The Upper Marlboro home where 17-year-old Amber Stanley was fatally shot. (Hamil Harris/Post)

Amber D. Stanley, a Prince George’s County honors student, started her senior year this week with aspirations of going to Harvard. Wednesday night, a gunman kicked in the front door of her house, climbed the stairs and shot her several times in bed.

Police think that the gunman set out to kill someone specific, walking straight to Amber’s bedroom, shooting and then fleeing without taking anything. But they don’t know whether he intended to kill Amber or whether he had gone into the wrong bedroom or even the wrong house.

Those who knew Amber said they could not fathom why anyone would want to harm the Charles Herbert Flowers High School student who tutored her peers and wanted to become a doctor.

“It is a tragedy when you lose someone with such potential,” said the school’s principal, Gorman Brown.

Police on Thursday revealed few details of the killing, saying only that the man kicked in the door of Amber’s two-storyChartsey Street house shortly after 10 p.m. and that he shot the 17-year-old multiple times. Three other people in the house escaped through a window and ran to a neighbor’s house, according to two law enforcement officials with knowledge of the case.

Amber D. Stanley (Credit: Prince George’s Public Schools)

“At this early stage of the investigation, we are exploring any and all possibilities,” said Julie Parker, a county police spokeswoman. She said detectives returned to the neighborhood Thursday evening to distribute fliers in the hope of turning up clues.

As word of Amber’s death spread among her friends, condolences and photos of the teen flooded social media sites.

Amber was studious and could seem shy at first, but those who knew her best said she had an outgoing and bubbly side. On her Twitter account, she described herself as a model and piano player.

“She was very popular among students,” said one of her former teachers, Lisza Morton-Wilson. “She was known for her positive attitude.”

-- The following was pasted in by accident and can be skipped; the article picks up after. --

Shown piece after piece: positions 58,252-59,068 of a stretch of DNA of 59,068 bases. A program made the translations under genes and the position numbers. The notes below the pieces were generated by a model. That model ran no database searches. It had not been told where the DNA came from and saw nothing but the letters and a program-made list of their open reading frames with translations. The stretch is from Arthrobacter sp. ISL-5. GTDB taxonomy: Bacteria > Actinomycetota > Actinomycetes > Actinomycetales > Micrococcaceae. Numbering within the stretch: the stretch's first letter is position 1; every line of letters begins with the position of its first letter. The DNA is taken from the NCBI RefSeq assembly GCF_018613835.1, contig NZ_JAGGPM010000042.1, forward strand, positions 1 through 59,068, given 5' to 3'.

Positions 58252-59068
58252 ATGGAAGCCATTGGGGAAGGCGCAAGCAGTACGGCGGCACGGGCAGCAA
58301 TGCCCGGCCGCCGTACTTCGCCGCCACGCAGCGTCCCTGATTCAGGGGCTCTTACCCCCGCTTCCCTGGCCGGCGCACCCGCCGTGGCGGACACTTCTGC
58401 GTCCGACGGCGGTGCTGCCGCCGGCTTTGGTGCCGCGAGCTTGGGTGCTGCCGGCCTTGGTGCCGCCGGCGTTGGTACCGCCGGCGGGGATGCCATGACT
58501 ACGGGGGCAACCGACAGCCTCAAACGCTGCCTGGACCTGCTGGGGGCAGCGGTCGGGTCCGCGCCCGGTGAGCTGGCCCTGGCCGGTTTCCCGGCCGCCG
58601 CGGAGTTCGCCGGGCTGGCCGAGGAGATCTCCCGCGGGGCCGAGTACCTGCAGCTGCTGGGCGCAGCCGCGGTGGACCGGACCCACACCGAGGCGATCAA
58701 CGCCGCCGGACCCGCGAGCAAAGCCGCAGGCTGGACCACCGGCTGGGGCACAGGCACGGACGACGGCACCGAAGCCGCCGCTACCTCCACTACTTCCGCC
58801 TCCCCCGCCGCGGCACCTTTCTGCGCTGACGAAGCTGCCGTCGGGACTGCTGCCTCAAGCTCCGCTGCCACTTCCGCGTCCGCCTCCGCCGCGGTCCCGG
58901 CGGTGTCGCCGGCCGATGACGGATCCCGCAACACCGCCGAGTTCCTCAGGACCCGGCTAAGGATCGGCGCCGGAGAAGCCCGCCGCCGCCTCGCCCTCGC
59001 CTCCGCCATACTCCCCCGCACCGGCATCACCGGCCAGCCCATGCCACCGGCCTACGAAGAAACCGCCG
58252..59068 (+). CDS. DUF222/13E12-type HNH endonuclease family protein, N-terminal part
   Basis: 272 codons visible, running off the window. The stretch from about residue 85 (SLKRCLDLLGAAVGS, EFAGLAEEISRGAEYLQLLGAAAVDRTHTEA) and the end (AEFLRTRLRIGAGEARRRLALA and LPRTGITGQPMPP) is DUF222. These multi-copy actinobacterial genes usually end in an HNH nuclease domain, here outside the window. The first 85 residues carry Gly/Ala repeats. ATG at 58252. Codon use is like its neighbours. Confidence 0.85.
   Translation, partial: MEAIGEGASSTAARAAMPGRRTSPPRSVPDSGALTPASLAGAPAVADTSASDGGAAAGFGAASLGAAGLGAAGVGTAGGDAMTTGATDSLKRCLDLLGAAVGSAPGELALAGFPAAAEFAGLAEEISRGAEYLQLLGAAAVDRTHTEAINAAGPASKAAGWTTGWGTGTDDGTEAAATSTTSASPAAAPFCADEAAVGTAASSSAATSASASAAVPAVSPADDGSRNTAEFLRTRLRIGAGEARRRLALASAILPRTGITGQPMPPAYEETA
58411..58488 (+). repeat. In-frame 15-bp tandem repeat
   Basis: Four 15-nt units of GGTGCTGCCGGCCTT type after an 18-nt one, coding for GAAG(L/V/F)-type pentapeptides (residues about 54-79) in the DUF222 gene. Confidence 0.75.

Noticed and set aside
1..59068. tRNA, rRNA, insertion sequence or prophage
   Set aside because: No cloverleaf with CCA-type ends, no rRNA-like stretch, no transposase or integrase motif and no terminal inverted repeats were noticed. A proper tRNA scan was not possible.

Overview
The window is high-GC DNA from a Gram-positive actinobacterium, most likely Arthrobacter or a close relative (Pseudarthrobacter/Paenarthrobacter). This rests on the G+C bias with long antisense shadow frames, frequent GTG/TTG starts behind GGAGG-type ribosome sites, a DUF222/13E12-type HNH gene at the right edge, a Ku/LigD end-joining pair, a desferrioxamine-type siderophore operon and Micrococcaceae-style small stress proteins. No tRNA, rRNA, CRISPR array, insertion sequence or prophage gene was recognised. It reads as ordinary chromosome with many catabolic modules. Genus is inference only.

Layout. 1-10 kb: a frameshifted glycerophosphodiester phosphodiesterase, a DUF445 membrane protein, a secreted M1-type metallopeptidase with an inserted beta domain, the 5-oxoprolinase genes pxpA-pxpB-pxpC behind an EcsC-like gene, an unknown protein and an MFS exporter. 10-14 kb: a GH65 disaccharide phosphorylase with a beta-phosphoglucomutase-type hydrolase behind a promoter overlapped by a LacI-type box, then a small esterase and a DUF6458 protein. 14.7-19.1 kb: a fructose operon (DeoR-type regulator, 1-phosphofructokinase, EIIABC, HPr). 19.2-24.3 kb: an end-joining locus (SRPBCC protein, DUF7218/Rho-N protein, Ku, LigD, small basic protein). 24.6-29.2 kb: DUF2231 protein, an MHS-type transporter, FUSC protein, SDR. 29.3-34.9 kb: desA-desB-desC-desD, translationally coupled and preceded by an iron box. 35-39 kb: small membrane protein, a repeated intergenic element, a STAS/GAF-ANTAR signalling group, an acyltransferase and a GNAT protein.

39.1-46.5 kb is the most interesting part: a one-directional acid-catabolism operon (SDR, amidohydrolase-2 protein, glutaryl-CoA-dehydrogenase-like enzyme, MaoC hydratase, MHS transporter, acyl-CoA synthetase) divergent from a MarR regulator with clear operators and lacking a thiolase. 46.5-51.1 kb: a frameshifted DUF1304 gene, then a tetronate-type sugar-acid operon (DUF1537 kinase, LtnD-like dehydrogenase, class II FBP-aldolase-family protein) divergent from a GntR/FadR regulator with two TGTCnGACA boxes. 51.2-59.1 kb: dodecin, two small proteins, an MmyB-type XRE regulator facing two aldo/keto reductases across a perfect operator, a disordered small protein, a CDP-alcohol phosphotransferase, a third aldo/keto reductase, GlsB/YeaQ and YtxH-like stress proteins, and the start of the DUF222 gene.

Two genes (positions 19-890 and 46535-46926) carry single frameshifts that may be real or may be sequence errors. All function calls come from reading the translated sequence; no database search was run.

Amber was enrolled in her high school’s elite Science and Technology Program, which admits the top 15 percent of county students. Morton-Wilson said that Amber was known as a peer leader and was part of a group that tutored other students.

Amber also loved to bake, and on Monday — the first day of school — she brought in a half-dozen chocolate cupcakes.

“They were great,” Morton-Wilson said.

Neighbors in Amber’s Kettering enclave of single-family homes said that Amber’s mother is a hairstylist in the District who was raising a foster child and also had two biological daughters. Amber’s parents could not be reached to comment.

Neighbors described Amber as a teen who kept to herself and seemed focused on her studies. “You would see her walking to the bus stop and coming home,” said a neighbor, TJ Vaughn.

Officers had visited the house last week for an issue involving Amber’s foster sister, according to law enforcement officials who spoke on the condition of anonymity because the investigation is just beginning. It was unclear whether that visit could have any link to the shooting.

Amber was active on Twitter, and her tweets included teen angst and joy about about classes, school schedule, friends and love interests: “Genetics class . . .I have a good feeling about it. I love that we can eat & drink.” And she engaged in some silly boasting: “I’m so cool I eat ice to warm up.”

Other times, she groaned about her mother being overprotective and bragged that her mother hadn’t found her Twitter account. Her tweets also complained about the foster childin the house.

On the first day of school, Amber posted a picture of herself in a white shirt, looking fresh and ready for class and smiling at several different angles into the camera. She wrote: “Yesterday \ First Day of Senior Year.”

Morton-Wilson said that Thursday was a difficult day for her, the students and teachers at Flowers. The school community is discussing how to honor Amber, she said.

Several students said they did not want to speak publicly about Amber, but when asked, one student gave a thumbs-up and said, “She was amazing.”

Staff researchers Magda Jean-Louis and Julie Tate contributed to this report.